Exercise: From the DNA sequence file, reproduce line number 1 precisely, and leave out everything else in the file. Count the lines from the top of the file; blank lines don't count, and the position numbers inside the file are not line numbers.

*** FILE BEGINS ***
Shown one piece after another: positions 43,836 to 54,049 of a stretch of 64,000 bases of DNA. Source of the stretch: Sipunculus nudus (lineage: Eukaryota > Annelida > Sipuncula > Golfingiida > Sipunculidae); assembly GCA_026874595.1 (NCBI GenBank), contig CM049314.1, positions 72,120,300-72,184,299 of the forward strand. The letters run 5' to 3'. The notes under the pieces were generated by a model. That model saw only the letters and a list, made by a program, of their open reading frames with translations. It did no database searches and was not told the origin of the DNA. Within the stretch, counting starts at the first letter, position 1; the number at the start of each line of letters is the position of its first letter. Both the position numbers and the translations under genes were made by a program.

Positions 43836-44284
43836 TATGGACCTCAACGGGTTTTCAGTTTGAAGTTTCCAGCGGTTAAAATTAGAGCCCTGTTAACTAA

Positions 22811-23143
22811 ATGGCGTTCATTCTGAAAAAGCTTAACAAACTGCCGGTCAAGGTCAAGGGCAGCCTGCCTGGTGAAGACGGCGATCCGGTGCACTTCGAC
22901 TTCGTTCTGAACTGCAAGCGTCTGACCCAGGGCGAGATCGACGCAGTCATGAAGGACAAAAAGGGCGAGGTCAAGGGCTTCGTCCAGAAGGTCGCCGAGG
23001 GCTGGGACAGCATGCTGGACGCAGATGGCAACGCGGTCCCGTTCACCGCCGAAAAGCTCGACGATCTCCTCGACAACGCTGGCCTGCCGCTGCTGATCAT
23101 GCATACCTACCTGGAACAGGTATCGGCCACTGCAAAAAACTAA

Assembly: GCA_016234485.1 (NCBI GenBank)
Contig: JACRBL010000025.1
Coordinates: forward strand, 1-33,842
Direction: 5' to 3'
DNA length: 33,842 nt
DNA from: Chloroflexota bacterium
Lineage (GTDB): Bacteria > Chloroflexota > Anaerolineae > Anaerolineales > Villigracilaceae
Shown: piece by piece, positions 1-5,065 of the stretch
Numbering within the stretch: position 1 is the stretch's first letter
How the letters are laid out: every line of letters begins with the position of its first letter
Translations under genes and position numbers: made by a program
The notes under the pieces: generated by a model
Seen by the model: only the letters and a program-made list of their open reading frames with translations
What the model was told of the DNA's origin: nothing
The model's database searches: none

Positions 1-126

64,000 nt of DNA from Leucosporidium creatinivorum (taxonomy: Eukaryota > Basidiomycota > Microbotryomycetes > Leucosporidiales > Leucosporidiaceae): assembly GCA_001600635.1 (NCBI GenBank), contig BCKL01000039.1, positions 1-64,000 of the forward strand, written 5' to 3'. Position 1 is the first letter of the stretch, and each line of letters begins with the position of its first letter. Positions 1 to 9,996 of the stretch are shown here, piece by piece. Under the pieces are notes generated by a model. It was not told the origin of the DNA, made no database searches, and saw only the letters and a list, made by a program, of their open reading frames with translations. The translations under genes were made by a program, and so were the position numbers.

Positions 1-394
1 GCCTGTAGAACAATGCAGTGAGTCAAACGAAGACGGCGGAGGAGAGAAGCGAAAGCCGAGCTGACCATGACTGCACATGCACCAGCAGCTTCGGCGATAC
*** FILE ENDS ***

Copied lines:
Shown one piece after another: positions 43,836 to 54,049 of a stretch of 64,000 bases of DNA. Source of the stretch: Sipunculus nudus (lineage: Eukaryota > Annelida > Sipuncula > Golfingiida > Sipunculidae); assembly GCA_026874595.1 (NCBI GenBank), contig CM049314.1, positions 72,120,300-72,184,299 of the forward strand. The letters run 5' to 3'. The notes under the pieces were generated by a model. That model saw only the letters and a list, made by a program, of their open reading frames with translations. It did no database searches and was not told the origin of the DNA. Within the stretch, counting starts at the first letter, position 1; the number at the start of each line of letters is the position of its first letter. Both the position numbers and the translations under genes were made by a program.